by Richard Dowden
THE 1967 Abortion Act is "a weapon of national suicide", Professor Jack Scarisbrick, chairman of Life, told the Commons Select Committee on the Abortion (Amendment) Act this week.
Professor Scarisbrick said the Act "cut at the very tap root of society", and claimed that it population. was causing a drastic decline in was causing a drastic decline in
"We are facing a national emergency more severe and more fundamental than inflation or any of our currert economic problems. The national birth rate has been collapsing dramatically during the last few years.
"It is quite possible" he continued, "that in five or six years' time, our birth rate will have dropped to a mere half of its 1964 total.
"Those who say that England would he better off with a population of, say, two thirds its present size miss the point. It might be so, provided that the age structure was still a balanced one.
"What we now face is an increasingly uhbalanced population. When the post-war baby boom of the mid 40s to early 60s becomes the 'geriatric boom' of the 2020s, a very large number of nonproductive elderly people will have to he supported by and provided for by a very small number of young and middle aged people," Life was confident that if the supply of abortions was substantially reduced, caring services like his organisation would be able to cope and provide positive help. He said that the degree of risk to the life of a pregnant Battersea, London and Cornwall, formerly practised in Harley Street and has written "Health, Radiation and Healing" on the effects of radiation. He is himself a father of eight and a grandfather.
He was first attracted to join the Church when as a Cambridge undergraduate he learned of the Church's teaching on artificial birth control, later becoming a Catholic.
He has been encouraged in his work in this field by the Apostolic Delegate, Archbishop Bruno Heim, who tried to obtain research funds for him he said Dr Ash said his instrument was one of five electronic methods of birth control now being studied by a special committee of the American Catholic Bishops' Conference.
If the present tests were successful — and results should be known in around six months — a voltometer, costing only a few pence, could then be massproduced.
A demonstration of Dr Ash's instrument was scheduled to have appeared on the BBC programme "Tomorrow's World" yesterday.
Some of Dr Ash's ideas on the electrical fields generated by the human body appear in last month's issue of The Psychic Researcher.
mother if she continued with the pregnancy should be made specific in the Act, and shou ' include provision for a gran risk of injury.
The risk of deformity should not be grounds for an abortion, because it encouraged the belief that the disabled were inferior and it could lead to the elimination of, for example, people of mixed racial parentage.
Professor Scarisbrick said that because many people had a financial interest in abortions, the Pregnancy Advisory Services should be separated from the clinics which conducted abortion. One result of the present arrangement was that the "woman's right to choose" did not exist. All sorts of social pressures were applied to make pregnant women have abortions.
Mrs Scarisbrick recommended the Government to provide hostels for expectant mothers who were being pushed towards aborting their child by homelessness and other social pressures. She added that no research was being done into the long term effects of abortion on the psychological and physical health of women, Professor McClaren, a member of the Royal College of Obstetricians and Gynaecologists, and a member of SPUC, said that discrimination was operating in the health service against those who did not agree with abortion. This was not simply confined to Catholics. "Many feel a natural disgust at taking part in an abortion operation. The conscience clause should be rewritten and tightened," he said.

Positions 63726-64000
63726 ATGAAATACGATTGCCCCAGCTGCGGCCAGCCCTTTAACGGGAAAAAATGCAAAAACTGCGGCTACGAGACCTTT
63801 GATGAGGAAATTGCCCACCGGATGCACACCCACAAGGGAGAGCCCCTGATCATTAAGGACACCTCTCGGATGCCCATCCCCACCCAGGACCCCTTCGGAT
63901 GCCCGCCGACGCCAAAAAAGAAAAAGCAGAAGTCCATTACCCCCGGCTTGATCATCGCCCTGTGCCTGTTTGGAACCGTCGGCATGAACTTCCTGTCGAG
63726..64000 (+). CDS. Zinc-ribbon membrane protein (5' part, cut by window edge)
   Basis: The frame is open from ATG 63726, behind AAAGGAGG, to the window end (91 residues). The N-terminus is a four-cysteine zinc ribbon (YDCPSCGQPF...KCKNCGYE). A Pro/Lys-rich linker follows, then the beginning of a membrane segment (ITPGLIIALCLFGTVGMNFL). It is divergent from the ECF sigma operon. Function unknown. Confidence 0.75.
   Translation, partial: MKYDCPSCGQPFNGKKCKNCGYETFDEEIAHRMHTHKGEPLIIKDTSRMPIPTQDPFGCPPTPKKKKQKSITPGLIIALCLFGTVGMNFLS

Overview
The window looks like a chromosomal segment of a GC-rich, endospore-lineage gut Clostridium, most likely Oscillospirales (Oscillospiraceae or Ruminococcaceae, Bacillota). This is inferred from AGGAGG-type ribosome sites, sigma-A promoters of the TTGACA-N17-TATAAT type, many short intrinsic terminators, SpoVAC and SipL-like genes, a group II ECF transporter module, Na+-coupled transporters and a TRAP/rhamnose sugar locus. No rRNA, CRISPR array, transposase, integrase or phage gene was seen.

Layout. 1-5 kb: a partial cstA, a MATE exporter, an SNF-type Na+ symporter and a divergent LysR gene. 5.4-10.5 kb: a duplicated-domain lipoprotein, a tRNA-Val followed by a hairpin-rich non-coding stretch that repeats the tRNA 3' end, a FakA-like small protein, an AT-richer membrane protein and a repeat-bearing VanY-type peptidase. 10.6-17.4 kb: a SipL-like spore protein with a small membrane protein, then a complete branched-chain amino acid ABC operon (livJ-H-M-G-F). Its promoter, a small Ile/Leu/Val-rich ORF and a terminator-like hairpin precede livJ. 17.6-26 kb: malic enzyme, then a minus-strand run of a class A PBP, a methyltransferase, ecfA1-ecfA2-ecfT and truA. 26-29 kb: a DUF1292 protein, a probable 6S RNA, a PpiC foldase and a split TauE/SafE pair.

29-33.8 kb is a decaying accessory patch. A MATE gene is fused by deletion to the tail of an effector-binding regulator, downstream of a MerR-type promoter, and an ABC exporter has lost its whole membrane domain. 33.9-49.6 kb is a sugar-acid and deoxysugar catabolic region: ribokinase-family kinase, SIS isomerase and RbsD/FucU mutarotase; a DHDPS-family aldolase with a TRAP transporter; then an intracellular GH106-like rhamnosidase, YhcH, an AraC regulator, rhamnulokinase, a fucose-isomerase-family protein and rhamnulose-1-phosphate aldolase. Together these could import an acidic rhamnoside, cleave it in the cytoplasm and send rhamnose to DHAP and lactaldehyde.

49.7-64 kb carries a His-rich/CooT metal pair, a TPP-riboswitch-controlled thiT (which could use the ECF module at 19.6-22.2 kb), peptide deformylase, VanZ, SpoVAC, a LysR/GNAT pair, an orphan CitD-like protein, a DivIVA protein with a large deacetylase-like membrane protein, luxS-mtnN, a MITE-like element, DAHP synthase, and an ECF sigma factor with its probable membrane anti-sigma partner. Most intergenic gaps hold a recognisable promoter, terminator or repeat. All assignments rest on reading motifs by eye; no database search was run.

Rome prayers for Irish peace
An inter-denominational service for reparation and prayer for peace in Ireland was held at St Patrick's Augustinian Church in Rome on Sunday evening, attended by a large number of Rome's Irish from North and South.
Readings were made by Gabriel McDonagh, Rector of St Patrick's: Fr Luke Dempsey, Prior of St Clement's; Fr Brendan Devlin, Professor of French at Maynooth, and the Rev P. Mowat, of St Andrew's Presbyterian Church. The Act of Reparation and the Litany of Intercession were led by Mgr Famonn Marron, Rector of the Pontifical Irish College in Rome. The service was attended by the Irish Ambassador to the Holy See Mr Gerard Woods.
Pope receives Shinto priests
A delegation of Shinto priests from Japan have pledged to intensify ties of friendship with the Vatican after meeting Pope Paul last week. About 70 million Japanese officially claim to he members of the Shinto religion, SPUC would like to see the law insist on the appointment of a number of "abortion referees" — trained doctors who had to examine anyone wishing to have an abortion. Dr Margaret White said the legislation of abortion under the 1967 Act had not cut down the number of back street abortions.
Tightening the Act would not result in a growth of back street abortions but possibly follow the pattern in Eastern European countries which was a growth in population. Dr Charles Goodhart said that the present Act was never intended to provide abortion on demand, and if administered properly, would not allow abortion on demand.
It was necessary to change the attitude of the medical profession and the Department of Health and Social Security as much as altering the law.
The SPUC recommended that there should be more research into the effects, and the amount of money being made by private clinics and that the wording of the Bill should be tightened to prevent some of the loopholes used at present to justify abortion on demand.